A federal lawsuit will move forward on claims that minority students face higher risks of discrimination and that university officials responded to discrimination allegations with “deliberate indifference.” However, many of the claims in the Jane Doe discrimination suit have been dismissed.
U.S. District Judge Barbara Lynn issued a series of rulings earlier this month throwing out some of the claims and telling the young women who brought the suit they can no longer remain anonymous.
Lynn dismissed all of the claims made on behalf of Jane Doe’s No. 1, No. 2 and No. 3 against five of the lawsuit’s eight defendants: Russell Mack, an instructor of strategic communication; Dr. Rob Garnett, the associate dean of the John V. Roach Honors College; Aaron Chimbel, a former journalism professor at TCU; Leigh Holland, a Title IX investigator; and Dr. Darron Turner, TCU’s former chief inclusion officer and Title IX coordinator.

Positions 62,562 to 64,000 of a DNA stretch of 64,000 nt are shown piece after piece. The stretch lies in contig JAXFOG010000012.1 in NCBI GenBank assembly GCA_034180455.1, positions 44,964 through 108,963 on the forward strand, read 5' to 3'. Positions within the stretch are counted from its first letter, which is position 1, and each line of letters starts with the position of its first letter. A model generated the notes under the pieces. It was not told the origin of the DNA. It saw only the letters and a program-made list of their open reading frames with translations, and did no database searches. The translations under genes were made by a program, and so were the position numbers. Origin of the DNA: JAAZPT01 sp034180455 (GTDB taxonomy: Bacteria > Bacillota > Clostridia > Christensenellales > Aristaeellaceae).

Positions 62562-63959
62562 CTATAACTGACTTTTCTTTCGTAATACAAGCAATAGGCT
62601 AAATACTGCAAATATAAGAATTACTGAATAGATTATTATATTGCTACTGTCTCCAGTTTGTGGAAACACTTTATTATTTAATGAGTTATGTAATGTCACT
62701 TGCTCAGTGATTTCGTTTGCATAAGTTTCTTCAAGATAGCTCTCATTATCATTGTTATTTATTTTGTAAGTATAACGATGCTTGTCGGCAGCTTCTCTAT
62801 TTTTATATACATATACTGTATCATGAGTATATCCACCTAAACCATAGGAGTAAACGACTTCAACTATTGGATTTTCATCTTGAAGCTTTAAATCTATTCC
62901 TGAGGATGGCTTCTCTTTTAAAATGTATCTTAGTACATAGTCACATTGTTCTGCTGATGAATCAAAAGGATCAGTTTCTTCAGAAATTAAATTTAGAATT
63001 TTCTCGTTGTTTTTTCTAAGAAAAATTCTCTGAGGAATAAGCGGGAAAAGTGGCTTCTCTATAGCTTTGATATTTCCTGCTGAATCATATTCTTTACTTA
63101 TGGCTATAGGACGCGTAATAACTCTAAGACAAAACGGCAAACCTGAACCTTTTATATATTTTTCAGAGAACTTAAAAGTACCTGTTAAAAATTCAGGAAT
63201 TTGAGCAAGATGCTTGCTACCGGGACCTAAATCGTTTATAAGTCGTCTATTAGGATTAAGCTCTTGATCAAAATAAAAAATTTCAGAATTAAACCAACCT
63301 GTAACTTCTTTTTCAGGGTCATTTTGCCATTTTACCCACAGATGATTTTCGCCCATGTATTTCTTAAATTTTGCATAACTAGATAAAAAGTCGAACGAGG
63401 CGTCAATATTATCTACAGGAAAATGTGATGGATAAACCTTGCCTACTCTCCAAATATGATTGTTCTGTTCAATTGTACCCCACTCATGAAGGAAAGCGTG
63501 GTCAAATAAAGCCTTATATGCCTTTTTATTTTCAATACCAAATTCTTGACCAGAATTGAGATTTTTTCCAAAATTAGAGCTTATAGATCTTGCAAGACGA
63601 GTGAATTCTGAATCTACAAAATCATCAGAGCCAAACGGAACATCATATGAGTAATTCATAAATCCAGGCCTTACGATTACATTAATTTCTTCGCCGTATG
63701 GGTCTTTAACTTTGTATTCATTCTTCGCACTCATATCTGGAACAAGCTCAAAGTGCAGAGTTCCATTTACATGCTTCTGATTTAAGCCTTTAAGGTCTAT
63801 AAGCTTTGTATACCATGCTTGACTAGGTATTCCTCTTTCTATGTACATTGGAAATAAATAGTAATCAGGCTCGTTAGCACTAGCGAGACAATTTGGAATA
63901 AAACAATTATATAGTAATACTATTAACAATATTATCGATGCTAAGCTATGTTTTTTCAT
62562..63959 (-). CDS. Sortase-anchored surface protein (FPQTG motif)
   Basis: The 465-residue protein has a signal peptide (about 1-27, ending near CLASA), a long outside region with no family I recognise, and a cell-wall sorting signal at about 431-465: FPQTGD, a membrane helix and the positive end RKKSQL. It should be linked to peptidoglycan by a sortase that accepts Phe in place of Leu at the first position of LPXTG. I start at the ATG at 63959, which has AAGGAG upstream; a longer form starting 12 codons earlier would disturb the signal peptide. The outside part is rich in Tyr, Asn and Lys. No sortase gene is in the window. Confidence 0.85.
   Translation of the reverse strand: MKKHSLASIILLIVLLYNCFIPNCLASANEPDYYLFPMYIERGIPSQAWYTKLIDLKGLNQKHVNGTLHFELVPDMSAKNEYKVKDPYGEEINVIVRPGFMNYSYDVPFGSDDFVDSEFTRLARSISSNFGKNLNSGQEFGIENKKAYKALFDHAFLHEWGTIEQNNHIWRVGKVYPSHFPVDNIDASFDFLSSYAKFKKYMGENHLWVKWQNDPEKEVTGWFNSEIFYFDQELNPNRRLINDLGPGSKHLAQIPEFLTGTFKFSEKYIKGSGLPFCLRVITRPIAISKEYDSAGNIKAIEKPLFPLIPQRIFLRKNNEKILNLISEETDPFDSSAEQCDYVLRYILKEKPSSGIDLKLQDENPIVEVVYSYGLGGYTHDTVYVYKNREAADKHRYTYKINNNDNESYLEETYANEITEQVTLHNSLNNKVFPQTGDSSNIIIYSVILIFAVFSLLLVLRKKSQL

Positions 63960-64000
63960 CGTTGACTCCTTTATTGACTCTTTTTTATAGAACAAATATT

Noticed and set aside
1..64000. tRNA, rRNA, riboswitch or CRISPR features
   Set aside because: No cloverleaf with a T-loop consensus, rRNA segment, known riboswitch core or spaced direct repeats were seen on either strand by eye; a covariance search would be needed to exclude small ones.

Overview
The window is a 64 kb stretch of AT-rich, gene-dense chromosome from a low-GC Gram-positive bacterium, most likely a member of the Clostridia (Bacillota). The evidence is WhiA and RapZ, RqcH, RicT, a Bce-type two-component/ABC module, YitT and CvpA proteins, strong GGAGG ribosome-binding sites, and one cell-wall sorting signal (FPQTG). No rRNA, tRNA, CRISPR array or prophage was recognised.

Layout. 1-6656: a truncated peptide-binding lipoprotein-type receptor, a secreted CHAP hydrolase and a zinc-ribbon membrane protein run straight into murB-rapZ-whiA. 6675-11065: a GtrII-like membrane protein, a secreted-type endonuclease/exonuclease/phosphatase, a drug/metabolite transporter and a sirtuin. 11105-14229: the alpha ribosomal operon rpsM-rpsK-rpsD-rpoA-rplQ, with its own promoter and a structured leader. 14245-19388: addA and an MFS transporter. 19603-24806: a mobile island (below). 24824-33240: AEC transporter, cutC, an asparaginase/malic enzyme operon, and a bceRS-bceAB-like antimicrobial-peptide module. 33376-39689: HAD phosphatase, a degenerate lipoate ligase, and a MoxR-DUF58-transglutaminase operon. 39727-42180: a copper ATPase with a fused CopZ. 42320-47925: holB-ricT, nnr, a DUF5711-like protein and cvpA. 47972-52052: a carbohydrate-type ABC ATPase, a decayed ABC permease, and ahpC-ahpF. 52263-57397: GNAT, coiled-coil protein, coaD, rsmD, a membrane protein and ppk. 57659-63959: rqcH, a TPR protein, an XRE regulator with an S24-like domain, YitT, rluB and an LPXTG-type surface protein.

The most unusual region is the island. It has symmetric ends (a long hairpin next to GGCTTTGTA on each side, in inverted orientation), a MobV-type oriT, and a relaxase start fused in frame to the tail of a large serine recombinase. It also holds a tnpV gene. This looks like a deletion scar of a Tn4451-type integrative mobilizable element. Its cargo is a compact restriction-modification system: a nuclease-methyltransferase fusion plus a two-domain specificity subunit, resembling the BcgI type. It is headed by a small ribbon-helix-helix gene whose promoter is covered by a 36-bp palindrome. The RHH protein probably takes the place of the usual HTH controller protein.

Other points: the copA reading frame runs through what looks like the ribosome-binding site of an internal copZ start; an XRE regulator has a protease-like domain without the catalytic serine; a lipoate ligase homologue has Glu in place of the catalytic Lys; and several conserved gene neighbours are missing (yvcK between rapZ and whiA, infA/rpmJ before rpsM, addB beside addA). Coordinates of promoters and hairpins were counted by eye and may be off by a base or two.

Chancellor Victor Boschini announced in an email to students and faculty Thursday that Turner recently decided to retire from his position. Aisha Torrey-Sawyer, director of diversity and inclusion, will serve as the interim senior advisor to the chancellor and chief inclusion officer. A search committee will be formed to find a permanent replacement.
Lynn also dismissed most of the claims against TCU and former Honors Dean Diane Snow.
TCU issued a statement to TCU360 on the rulings:
“TCU does not comment on specific allegations in pending litigation beyond the papers we file in court. Consistent with that practice, we can say that we respect the court’s carefully considered decisions that dismissed many of the claims and most of the individual defendants.”
Lawyers for the women did not respond to calls for comment.
The initial lawsuit, filed in January of 2020, accused Snow of verbally and physically abusing Jane Doe No.1 during a summer course in Washington D.C. It also claimed that TCU created an environment of hostility and discrimination toward minority students.
The claim that Snow assaulted Jane Doe No. 1 in D.C. was not dismissed.